Pirate 4x4 banner

1 - 20 of 31 Posts

·
Registered
Joined
·
612 Posts
Discussion Starter #1
OK, yes I know that PIPE is not designed for structural applications. Let's get that one out of the way.

However, I just had to ask the genius's at Pirate for their knowledge (not their opinions :flipoff2:) on the subject.

I have some 3" OD by 2 1/2" ID pipe that would be ideal for my rear driveshaft. I have a lathe so that I can size the spline insert and u-joint insert for the tubing. The shaft would be going into my buggy build that has a Vortec 8.1, turbo 400 to stak 3 speed. From there it's to the obligitory 2 1/2 ton rocks with 47" goodyears. Will this work or do I need to source some DOM? Would this be better off as a stand in shaft so that I can start on building the floor and as a backup shaft for the backwoods?

Thanks,

OMalley
 

·
Registered
Joined
·
746 Posts
Pipe can be used and is used in structural applications.

That said, I would not use it in a driveshaft. It is not as uniform as DOM, the DOM used in driveshafts has a higher carbon content and is stronger. Why not drop by your local driveshaft shop and get a piece?


ASTM A-53 ERW Pipe Type S & E Grade “B”
Yield = 35Ksi, Tensile = 60Ksi.

A513 (alloy 1020-1026) Steel
This alloy is generally used for DOM tubing. Its higher carbon content means higher strength, but lower weldability and machinability.

ASTM A513 alloys 1020 - 1026 Mild (low-carbon) steel
Minimum Properties Ultimate Tensile Strength, psi 87,000
Yield Strength, psi 72,000
Elongation 10.0%
Rockwell Hardness B89
Chemistry Iron (Fe) 99.08 - 99.53%
Carbon © 0.18 - 0.23%
Manganese (Mn) 0.3 - 0.6%
Phosphorus (P) 0.04% max
Sulfur (S) 0.05% max


I beleive you would twist up the Schedule 40 if you used it even if it was the stronger Grade B.
 

·
Registered
Joined
·
51 Posts
I'm using schedule 80 heavy wall for my rear shaft. But, I'm only using it cause I couldn't find yokes for my application in a normal size. If I had the choice and had access to a lathe I would go for the DOM.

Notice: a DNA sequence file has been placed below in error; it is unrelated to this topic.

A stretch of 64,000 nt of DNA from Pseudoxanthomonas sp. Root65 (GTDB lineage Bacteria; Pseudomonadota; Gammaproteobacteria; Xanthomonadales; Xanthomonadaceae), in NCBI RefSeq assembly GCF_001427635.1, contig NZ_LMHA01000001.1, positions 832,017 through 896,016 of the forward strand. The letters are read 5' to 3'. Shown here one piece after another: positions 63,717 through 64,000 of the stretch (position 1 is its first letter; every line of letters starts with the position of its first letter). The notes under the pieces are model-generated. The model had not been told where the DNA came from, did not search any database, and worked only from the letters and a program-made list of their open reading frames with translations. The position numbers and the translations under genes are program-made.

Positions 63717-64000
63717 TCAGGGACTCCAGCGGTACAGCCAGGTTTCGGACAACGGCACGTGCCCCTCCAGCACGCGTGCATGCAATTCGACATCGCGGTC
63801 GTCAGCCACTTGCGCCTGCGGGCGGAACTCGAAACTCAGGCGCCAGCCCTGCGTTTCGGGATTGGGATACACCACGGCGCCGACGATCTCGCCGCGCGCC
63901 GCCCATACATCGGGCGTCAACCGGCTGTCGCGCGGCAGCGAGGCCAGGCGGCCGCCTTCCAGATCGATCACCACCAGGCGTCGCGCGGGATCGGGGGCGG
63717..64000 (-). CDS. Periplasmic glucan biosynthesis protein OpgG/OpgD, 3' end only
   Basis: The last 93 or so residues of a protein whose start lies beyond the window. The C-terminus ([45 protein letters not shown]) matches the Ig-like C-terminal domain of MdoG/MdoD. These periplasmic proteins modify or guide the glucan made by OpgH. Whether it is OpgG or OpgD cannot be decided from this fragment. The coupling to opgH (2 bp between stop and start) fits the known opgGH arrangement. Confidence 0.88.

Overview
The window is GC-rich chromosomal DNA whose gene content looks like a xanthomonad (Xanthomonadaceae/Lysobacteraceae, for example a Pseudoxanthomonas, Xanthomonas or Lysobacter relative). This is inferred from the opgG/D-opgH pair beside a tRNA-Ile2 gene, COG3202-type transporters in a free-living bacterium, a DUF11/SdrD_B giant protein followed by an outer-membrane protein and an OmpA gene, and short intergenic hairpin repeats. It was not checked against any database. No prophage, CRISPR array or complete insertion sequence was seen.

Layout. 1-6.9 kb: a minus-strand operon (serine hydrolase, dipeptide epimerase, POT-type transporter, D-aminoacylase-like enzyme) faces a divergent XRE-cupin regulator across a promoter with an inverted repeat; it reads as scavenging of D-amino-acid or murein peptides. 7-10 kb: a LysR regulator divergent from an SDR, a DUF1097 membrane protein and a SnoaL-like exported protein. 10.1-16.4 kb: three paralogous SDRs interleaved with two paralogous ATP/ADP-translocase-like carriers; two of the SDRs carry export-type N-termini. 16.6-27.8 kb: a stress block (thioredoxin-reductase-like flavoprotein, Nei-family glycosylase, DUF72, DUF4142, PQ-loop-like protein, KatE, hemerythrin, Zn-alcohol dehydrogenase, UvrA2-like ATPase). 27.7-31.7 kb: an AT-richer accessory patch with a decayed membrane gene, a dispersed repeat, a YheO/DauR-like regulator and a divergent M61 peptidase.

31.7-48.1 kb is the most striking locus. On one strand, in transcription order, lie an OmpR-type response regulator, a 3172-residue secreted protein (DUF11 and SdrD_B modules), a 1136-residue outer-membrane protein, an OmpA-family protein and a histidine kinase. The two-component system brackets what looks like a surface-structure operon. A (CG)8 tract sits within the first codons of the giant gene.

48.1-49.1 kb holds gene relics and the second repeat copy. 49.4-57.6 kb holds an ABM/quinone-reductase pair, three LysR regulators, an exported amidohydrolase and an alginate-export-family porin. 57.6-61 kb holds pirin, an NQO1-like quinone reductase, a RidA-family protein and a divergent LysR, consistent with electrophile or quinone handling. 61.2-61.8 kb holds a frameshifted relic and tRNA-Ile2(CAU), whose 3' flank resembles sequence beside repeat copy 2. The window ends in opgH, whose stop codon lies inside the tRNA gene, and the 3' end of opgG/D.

With your power(8.1L) I would want all the strength I could get.
 

·
Premium Member
Joined
·
810 Posts
i have built a few using poop pipe but only for front drive shafts. they seem too hold up pretty well. probably wouldn't use it for a rear.
 

·
Registered
Joined
·
612 Posts
Discussion Starter #5
Why not drop by your local driveshaft shop and get a piece? [/QUOTE said:
Could do that, but after the fawking I got from him on a replacement U-Joint for my rockwell axles ($140.00 :eek:), no thanks!

What vendors on Pirate build driveshafts and why should I buy from them?
 

·
Addicted to Gear Oil
Joined
·
9,986 Posts
I have some 3" OD by 2 1/2" ID pipe that would be ideal for my rear driveshaft.

Thanks,

OMalley
Could do that, but after the fawking I got from him on a replacement U-Joint for my rockwell axles ($140.00 :eek:), no thanks!

What vendors on Pirate build driveshafts and why should I buy from them?
3" .250 wall would be super beefy, maybe even severe overkill. Balancing might be a problem.
Why don't you put that red star to good use?
There are several driveshaft vendors on here, the first that comes to mind is Jesse high angle driveline (user: onetoncv) http://highangledriveline.com

He's expensive but...you get what you pay for!
 

·
Premium Member
Joined
·
841 Posts
ive been running that same pipe for over a year in my rig
it has ground alot of rocks away and is still straight
 

·
Registered
Joined
·
1,245 Posts
yup jess @ highangle is the man. i just got a set of 3" .250 wall for my cherokee on rockwells and they have already taken a beating and not even phased them.

its pricey but well worth it. my only gripe was he didnt send any stickers w/ the shafts. :flipoff2:
 

·
Registered
Joined
·
612 Posts
Discussion Starter #9
SBChero, are you running 1410's? Were you able to get away with a standard shaft versus a CV? How much? PM if you don't want to post.